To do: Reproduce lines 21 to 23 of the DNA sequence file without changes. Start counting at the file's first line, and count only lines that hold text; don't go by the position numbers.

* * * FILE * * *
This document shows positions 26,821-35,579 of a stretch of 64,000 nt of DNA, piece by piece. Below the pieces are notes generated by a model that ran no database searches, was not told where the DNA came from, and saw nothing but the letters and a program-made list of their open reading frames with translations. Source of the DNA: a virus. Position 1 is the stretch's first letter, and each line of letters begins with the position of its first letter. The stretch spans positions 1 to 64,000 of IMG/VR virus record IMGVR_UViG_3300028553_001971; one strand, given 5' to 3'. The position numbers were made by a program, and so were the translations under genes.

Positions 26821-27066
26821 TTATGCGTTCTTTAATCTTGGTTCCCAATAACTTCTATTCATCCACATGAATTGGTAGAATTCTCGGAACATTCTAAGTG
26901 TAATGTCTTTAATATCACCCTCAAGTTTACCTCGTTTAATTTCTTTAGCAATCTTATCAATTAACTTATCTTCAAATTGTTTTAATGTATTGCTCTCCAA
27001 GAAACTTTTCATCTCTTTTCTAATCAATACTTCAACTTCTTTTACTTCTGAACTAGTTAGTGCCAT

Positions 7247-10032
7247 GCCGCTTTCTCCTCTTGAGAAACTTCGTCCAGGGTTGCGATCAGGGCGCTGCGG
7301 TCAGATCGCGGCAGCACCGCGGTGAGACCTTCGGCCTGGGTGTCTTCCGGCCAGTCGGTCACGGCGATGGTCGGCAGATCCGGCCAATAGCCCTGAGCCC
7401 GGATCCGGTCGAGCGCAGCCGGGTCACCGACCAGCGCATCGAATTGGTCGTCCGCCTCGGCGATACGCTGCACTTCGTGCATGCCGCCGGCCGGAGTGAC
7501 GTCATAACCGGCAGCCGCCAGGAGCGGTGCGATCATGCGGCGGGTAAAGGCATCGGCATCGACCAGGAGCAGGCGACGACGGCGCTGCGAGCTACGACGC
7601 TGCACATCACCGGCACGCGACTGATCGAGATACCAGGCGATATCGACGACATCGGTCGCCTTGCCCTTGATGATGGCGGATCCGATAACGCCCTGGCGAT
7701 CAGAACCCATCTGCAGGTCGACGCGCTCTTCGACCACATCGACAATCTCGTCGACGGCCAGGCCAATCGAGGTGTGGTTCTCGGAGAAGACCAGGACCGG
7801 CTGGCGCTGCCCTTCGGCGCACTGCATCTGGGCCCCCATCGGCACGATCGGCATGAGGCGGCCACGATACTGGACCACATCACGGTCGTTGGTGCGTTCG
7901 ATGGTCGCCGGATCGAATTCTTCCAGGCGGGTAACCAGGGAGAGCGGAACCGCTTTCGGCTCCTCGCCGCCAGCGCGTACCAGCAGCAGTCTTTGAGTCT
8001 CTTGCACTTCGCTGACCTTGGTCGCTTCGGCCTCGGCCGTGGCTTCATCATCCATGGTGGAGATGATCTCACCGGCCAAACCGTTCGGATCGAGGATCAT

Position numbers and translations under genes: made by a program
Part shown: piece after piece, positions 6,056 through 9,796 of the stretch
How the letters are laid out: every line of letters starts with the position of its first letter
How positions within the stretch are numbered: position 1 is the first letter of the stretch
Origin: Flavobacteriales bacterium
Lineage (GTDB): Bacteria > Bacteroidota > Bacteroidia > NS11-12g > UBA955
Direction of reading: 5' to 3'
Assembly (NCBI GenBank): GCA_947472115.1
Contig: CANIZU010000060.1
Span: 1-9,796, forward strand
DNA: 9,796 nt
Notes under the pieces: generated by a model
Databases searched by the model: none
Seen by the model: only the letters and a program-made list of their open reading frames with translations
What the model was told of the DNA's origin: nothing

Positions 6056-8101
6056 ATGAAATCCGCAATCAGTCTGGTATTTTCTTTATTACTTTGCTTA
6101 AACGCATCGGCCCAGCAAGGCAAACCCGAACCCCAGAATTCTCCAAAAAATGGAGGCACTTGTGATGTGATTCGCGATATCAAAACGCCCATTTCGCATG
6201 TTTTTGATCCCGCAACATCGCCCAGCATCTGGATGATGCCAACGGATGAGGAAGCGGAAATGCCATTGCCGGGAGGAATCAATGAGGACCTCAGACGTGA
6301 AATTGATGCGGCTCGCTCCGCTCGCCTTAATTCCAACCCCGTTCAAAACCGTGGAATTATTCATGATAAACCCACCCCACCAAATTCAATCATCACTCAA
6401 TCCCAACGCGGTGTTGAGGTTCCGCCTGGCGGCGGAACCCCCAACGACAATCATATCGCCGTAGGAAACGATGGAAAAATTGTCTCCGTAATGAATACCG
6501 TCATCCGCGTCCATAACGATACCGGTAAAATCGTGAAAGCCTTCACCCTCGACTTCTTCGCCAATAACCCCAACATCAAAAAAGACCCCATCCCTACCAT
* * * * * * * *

Lineage (GTDB): Bacteria > Bacteroidota > Bacteroidia > NS11-12g > UBA955
Direction of reading: 5' to 3'
Assembly (NCBI GenBank): GCA_947472115.1